Palm Sunday

April 10, 2017

After El Alamein, the first significant victory for the Allies in World War II, Churchill said:  ‘This is not the beginning of the end.  But it is the end of the beginning.’  He meant that from that point onwards, the tide would turn.  I always think of that when we come to Palm Sunday.  This is the event that marks the end of what Jesus has begun, his earthly ministry.  Because of the adulation that greets his entry into Jerusalem, the authorities will be alarmed, and they will begin decisive action against him. 

 

Jesus, who knew what was in anyone’s heart, understood this perfectly well.  We get no hint of him being impressed by the acclaim of the crowds.  We know know that from this point onwards everything will accelerate towards that moving last supper with his companions, leading to betrayal and execution.  The whole life of Jesus is the great initiative of God reaching out to us. God does this through being among us as one of us.  But the apparent defeat of God’s outreach to us in Christ will turn out to be no defeat at all.  Only God could do this, namely, turn the events of defeat into the means of victory. Through the cross, the door to salvation will open for us. It is the door to God. It is the door to eternal life for ever for all who come to know God in Christ.

 

Palm Sunday always makes me think about the fickleness of popularity.  One day Jesus is being hailed by the crowds. The next day they are against him. It seems to be like that with the popularity of the Church.  There is always times when it seems to be fashionable to be a Catholic.  Then, a short while later, we are back to a phase when people mock the Church.  In truth it does not matter much either way.  Now of course we have to learn in the Church from our failures, and we have to be alert what the Spirit says to us in the present moment, but this is not the same as courting popularity. What counts is our faithfulness to what Christ calls us to do and to be.  It is the will of God that has called the Church into being.  We are faithful when we help one another to grow in faith, to be those who cherish the sacraments, to be people who know the Bible and who seek to love God and neighbour.  We are a supernatural society in the sense that it is God who makes us and shapes us.  For this reason today’s popularity and tomorrow’s unpopularity should make no difference to us.  To seek popularity is to have an opinion, and your opinions can change from one day to the next.  To believe in God is to have your foundation deep in love, a love which never changes and which allows you to build for life – and for eternity.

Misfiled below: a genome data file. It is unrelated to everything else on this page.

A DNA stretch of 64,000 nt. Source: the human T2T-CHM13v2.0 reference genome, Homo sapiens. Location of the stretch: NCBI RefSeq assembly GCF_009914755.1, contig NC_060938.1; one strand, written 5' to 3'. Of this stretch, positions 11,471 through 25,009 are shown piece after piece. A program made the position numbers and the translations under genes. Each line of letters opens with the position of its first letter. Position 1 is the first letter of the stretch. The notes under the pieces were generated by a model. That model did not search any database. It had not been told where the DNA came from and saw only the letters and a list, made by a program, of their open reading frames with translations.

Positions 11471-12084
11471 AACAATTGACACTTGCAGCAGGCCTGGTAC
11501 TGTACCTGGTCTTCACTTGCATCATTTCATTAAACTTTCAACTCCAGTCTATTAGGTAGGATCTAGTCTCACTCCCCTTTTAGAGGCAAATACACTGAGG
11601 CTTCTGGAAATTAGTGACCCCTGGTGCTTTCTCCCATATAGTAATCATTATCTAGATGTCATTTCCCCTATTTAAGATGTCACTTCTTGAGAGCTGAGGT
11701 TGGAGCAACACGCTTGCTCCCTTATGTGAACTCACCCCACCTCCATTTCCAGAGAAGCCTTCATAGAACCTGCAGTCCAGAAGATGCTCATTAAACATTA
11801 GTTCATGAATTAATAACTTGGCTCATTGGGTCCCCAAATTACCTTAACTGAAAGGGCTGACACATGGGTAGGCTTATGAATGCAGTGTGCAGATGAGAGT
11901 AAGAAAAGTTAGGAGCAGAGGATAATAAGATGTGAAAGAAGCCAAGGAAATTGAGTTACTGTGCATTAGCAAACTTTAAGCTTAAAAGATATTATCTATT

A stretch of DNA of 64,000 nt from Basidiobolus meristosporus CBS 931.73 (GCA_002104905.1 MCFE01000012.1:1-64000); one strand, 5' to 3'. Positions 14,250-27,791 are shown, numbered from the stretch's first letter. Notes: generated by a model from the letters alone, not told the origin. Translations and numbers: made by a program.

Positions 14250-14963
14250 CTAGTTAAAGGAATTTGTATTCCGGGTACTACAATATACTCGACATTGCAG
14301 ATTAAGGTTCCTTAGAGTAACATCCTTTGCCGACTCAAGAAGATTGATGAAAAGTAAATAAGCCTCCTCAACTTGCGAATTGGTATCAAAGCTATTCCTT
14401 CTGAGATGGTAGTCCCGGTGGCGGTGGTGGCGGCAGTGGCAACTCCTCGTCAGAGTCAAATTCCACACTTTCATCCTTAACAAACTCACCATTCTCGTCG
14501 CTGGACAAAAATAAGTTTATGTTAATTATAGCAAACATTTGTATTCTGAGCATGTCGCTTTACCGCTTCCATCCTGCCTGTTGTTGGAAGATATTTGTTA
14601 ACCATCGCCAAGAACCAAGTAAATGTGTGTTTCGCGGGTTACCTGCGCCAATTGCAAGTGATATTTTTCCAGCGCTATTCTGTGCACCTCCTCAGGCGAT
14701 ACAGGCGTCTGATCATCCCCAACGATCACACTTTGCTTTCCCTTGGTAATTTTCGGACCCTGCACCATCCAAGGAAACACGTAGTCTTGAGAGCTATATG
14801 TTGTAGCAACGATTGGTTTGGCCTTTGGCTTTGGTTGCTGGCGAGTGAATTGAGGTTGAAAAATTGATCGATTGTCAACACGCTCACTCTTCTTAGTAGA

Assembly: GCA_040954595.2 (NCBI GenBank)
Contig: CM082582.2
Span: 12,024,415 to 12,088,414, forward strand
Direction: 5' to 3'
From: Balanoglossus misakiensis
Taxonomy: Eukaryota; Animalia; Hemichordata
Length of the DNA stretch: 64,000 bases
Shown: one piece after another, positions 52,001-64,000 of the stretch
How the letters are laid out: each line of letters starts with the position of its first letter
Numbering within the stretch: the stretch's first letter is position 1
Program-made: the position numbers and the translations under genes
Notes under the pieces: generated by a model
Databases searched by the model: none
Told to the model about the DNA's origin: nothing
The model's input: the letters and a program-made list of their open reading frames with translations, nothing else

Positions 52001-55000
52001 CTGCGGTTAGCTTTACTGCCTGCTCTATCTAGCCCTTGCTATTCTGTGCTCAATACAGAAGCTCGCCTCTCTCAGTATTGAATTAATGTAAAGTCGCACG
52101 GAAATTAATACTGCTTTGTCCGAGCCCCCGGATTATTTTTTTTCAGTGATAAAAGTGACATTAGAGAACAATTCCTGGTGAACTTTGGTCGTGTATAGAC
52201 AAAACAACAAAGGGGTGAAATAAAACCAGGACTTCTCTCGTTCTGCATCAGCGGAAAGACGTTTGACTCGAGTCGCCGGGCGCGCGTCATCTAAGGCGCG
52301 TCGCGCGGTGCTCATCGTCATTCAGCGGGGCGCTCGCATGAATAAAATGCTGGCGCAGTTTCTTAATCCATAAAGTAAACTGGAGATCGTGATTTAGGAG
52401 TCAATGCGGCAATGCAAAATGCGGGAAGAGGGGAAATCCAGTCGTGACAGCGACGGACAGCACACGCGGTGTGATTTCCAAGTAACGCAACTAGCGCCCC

Please reload

Featured Posts

The Unjust Steward (Luke 16)

September 18, 2016

1/1
Please reload

Recent Posts
  • Facebook Classic
  • Twitter Classic
  • Google Classic
Follow Us
Search By Tags
Please reload

Privacy Policy

You can read our full privacy policy on rcdow.org.uk/diocese/privacy-policy

© 2015 by St Mary's Roman Catholic Church East Finchley.  

  • Twitter Classic
  • c-facebook